Romancetagram Real-Talk with HannahHeartsRomance

Share on facebook
Facebook
Share on twitter
Twitter
Share on pinterest
Pinterest
Share on reddit
Reddit
Share on email
Email

Hannah is a licensed counselor and Geralt of Rivia aficionado. She runs the romance-bookstagram @HannahHeartsRomance and regularly obsesses over horses, European soccer/football, and coffee.

Tell us a little bit about you! What got you into romance? What inspired you to start your account and how long have you been running it? 

I am not one of those people who remembers their first romance novel. I know that I started reading it sometime in high school because I have memories of browsing the romance section at Borders when I was young enough that my mom still had to drive me, and then driving myself once I had my license. I started reading it more in college because I was drowning in heavy academic reading and found myself gravitating toward it. What better way to counterbalance dry ethnographic studies than with an HEA? I read it off and on for a while after that. Starting after the 2016 election, though, I found myself craving the comfort and dependability of romance. I became almost incapable of finishing a book from any other genre. I started engaging with other romance readers and some authors online, and in April last year I created my romance-specific account. I have met so many amazing people in this community and discovered authors and stories I never would have read otherwise. My wallet has never been the same, though.

What types of romances do you gravitate towards? Is there a subgenre/trope/book boyfriend archetype/heroine personality that you can’t seem to stay away from (and why)?

I tend to read mostly contemporary and historical, though I’ve started sprinkling in some paranormal and sci fi romance recently. I love any trope that comes with lots of tension: enemies to lovers, fake relationship, forced proximity. Also I am an angst reader. Like, is this book going to yank my heart out of my chest, play some tennis with it, then give it a warm hug and a cookie and snuggle it gently back into my body? Then I need it in my eyeballs. Right now I am all about angry women being loved for their fire and passion.  I’ve always loved that romance has examples of strong women, but lately I’ve been craving even more of that “screw you” energy and women who don’t feel the need to change or apologize for their rage in order to find love. I could probably write a whole separate essay on the why of that, but suffice to say that in this day and age I love anything that celebrates women (whether cis, hetero, queer, trans, whatever) who aren’t the stereotypical caretaking, calming, sweet influence.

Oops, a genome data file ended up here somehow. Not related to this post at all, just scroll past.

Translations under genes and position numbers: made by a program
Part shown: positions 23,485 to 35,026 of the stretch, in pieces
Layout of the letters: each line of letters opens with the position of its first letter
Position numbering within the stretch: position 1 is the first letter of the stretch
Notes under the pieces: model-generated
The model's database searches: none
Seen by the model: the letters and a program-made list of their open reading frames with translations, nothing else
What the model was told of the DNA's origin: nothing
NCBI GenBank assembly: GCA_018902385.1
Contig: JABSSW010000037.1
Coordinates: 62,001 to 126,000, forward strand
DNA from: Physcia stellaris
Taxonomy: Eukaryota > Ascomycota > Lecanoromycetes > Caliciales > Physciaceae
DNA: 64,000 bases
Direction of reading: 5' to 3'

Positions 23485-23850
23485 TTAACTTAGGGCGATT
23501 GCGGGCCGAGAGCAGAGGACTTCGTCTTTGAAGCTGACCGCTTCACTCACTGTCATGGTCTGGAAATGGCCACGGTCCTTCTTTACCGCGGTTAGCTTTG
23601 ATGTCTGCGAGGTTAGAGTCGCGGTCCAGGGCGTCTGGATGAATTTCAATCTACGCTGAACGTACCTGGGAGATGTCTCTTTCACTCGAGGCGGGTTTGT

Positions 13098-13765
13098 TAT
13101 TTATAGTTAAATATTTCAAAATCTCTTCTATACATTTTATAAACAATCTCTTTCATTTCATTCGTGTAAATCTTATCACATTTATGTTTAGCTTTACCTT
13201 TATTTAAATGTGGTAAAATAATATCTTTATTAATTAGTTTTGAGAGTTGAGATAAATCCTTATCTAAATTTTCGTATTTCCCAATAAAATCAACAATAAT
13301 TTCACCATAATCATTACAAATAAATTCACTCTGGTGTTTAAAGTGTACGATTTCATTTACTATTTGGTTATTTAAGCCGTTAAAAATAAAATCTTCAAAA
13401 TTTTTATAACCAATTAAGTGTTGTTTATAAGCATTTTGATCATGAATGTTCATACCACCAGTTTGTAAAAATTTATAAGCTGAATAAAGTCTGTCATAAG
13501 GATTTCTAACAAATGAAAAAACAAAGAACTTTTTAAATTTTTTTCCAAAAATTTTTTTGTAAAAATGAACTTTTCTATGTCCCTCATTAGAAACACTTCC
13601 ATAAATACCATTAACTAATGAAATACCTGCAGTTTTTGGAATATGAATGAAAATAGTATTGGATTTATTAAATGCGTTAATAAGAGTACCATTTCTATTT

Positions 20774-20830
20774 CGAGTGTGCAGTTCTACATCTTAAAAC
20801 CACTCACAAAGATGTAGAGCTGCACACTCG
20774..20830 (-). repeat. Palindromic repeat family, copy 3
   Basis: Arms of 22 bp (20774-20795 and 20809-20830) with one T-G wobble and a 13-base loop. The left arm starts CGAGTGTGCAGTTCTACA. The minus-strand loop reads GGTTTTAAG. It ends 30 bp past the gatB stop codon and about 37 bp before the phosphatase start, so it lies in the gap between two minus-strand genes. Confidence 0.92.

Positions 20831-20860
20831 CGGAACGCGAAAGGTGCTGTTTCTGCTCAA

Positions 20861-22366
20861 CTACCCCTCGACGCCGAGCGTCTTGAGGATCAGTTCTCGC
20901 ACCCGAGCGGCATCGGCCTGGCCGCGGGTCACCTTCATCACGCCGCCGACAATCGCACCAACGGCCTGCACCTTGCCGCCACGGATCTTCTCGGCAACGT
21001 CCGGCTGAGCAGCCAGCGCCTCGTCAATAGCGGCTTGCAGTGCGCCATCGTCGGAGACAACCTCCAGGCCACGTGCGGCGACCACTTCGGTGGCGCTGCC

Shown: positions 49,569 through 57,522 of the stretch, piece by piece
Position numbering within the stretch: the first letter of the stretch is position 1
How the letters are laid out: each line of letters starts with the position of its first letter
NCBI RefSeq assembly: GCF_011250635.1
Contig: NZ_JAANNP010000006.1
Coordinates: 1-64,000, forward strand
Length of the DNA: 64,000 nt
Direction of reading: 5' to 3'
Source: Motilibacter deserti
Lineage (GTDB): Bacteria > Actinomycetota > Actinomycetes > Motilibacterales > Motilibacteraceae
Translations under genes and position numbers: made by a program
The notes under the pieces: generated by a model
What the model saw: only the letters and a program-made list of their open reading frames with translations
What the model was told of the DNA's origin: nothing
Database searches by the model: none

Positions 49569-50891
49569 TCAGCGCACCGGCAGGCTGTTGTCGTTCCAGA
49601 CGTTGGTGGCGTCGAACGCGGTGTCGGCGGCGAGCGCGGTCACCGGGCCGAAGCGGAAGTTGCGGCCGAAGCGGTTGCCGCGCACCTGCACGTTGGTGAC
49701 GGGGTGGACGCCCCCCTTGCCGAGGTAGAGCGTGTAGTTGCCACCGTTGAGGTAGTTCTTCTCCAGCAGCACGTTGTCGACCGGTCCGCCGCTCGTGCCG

What are your favorite aspects of bookstagram?

I love getting to connect with people from all over the world who also love to read romance. I don’t know a lot of people in my day-to-day life that read romance, so bookstagram and the online Romancelandia community has been such a fun thing to be a part of. My favorite part is the exchanging of recommendations—is there anything better than someone loving something you suggested to them or getting to tell someone how much you loved that thing they convinced you to read? My reading horizons have also expanded so much thanks to bookstagram. I’ve discovered indie authors and other writers I would never have heard of otherwise because they just aren’t on the shelves of most bookstores I have access to. I also would not be reading books from certain subgenres without a push from some of my online reading friends. Romance readers are smart, passionate people and I love to hear how people are interpreting certain books or events in Romancelandia. I always learn so much from other readers and it pushes me to be open to new reading experiences—which is almost never a bad thing.